If something came out of the events of the last two years, then it is definitely the power of digitalization. Almost all businesses have a digital presence nowadays. Whether you have an e-shop or an informative website, you need to analyze your digital performance to understand your customers and stay on top of their desires. But making data-driven decisions is difficult without the right analytics tool to help you out.
Luckily, there are many analytics platforms to choose from. According to Hotjar, the two most popular ones used today are Google Analytics (GA) and Adobe Analytics (AA). In this article, we will go through the key similarities and differences between them, so that you can figure out which tool suits your company best. Buckle up!
If you know only one web analytics platform, then it is probably Google Analytics. Like any web reporting tool, it allows you to track website traffic and user behavior. It is one of the most popular tools to monitor your website’s performance thanks to gathered data regarding customer behavior, engagement, and preferences.
However, did you know that there are two different versions of Google Analytics? Indeed, the one you probably know is the standard one: Google Analytics 4 (GA4), the successor of Universal Analytics. This version is free and targeted to help SMEs. The other version is called Google Analytics 360 (GA360). This is the premium, paid version of GA, aimed at larger companies. It is more comparable to Adobe Analytics since it has more advanced features and capacity than the standard version. To give you the most complete view, we will compare all three of them: GA4, GA360, and AA.
Adobe Analytics is a digital analytics solution that is often compared to Google Analytics, even though it is used more often in a large corporate context due to its advanced features and great power. Real-time multichannel data collection, website effectiveness measurement, and customer experience across devices are a few of Adobe Analytics' core capabilities.
Adobe Analytics also offers three different packages depending on your needs: Select, Prime, and Ultimate. However, the three packages are still considered as one solution, which is part of the Adobe Experience Cloud. The technologies in this suite give users the ability to use precise segmentation and real-time data across many marketing channels – slightly comparable to the Google Marketing Platform. All of this is made possible through the use of machine learning and artificial intelligence.
The most important difference between Google Analytics and Adobe Analytics is that Adobe Analytics is an actual web analytics tool, while Google Analytics is more appropriate for web reporting. Let’s dig deeper into the technical part.
(Note: I will be using the term GA for both GA4 and GA360 when there are no significant differences between the two versions)
Obviously, the purpose of these tools is to analyze website traffic data. Both Google and Adobe Analytics are great at providing details of channels that bring this traffic. They also give you all the information you need to start enhancing customer experience, by providing key metrics such as detailed user behavior, acquisition, and bounce rate. GA allows you to examine the traffic from your paid and organic advertising campaigns, while AA also supports multichannel data collection and data processing.
Winner: In terms of website traffic reporting, both technologies are comparable and excellent.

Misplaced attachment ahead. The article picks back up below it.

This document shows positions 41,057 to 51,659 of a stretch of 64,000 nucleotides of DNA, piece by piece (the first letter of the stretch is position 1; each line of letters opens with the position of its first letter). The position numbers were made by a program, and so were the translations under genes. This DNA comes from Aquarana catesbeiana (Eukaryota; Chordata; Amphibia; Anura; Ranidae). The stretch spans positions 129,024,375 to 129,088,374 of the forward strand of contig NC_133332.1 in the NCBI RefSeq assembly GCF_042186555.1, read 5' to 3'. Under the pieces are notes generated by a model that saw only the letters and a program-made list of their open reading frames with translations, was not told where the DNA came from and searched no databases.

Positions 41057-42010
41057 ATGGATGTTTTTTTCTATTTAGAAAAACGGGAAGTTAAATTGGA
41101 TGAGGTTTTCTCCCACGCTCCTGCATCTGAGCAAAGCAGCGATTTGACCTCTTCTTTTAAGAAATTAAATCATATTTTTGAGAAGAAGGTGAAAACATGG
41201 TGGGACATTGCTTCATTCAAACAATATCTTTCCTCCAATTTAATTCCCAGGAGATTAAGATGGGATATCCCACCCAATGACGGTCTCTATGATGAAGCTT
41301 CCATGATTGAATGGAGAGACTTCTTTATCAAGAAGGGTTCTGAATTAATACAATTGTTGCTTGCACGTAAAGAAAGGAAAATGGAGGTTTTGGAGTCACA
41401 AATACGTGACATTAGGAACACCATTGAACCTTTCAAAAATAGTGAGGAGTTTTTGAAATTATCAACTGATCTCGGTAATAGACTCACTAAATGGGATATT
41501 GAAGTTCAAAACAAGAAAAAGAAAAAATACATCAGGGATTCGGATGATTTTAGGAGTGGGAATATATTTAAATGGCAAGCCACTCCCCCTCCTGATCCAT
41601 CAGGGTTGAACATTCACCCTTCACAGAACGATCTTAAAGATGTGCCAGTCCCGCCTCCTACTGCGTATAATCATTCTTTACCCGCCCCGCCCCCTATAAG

GA’s user interface is quite intuitive and straightforward. By just navigating through the few menu options, you may already tell which kind of insights you will get. Each menu is again subdivided into smaller parts, which makes it easy to look into a particular report type and get the desired insights.
Although AA works with a clean drag-and-drop interface and flexible tables, its highly customizable layout from business to business can make it a bit complex. Getting the necessary insights and data from AA requires a thorough understanding of how the data is being captured and reported. Without the right training, using AA might be tricky for novice users.
Even the terminology used by the two solutions can make a difference. While a user may quite easily find what they need in GA by browsing around with intuitive categories, it can be hard to figure out ‘custom eVars’ and ‘sProps’ if you do not have expert knowledge of an AA implementation.
GA’s interface vs. AA’s interface
Winner: Because of its intuitive and easy-to-use interface, GA has more advantages here, especially for basic/novice users. For power users, the solutions are closer to even.
AA is relatively harder to implement and requires programming expertise and professional support. Even though comprehensive documentation can be accessed on the Adobe Experience League, it is advisable to have it installed by experts. AA recommends using Adobe Launch (Adobe’s TMS) for implementation. You could also use other enterprise-level TMS, but this does not make it easier. In contrast to the GA tag, which collects all fundamental metrics and dimensions, you must pass all website performance KPIs using custom variables in AA.
Winner: Because Google Analytics is so simple to implement, it is the winner of this category.
The purpose of the attribution model is to assign a value to each touchpoint along the customer's conversion journey. For instance, a buyer might learn about your products on social media before eventually purchasing them directly from your website.
Multi-channel funnels are available in GA to identify and monitor these conversion paths, although some functions are exclusive to GA360 (for instance the ROI analysis). You may integrate online and offline behavior and attribute it to specific individuals to get a comprehensive view of the user journey across all devices and platforms. GA offers six different attribution models, which you can compare against the marketing channels using the ‘Model Comparison’ view.
GA’s attribution models
GA’s model comparison view along with marketing channels
AA offers nine attribution models and a customizable one. The Attribution IQ feature also allows deeper analysis with calculated metrics. These allow you to compare attribution models, for example by subtracting First Touch from Last Touch. You can also create hybrid models - for example, 50% Time Decay plus 50% First Touch - or apply attribution to your important conversion metrics such as revenue per orders, or orders per visit.
AA’s model comparison view along with marketing channels
Winner: This is almost a tie. Although GA makes it easier to include offline behavior, there is no denying that AA’s options are really advanced. They make it easy to get a quick, clear overview. Therefore, we would declare AA as the winner here.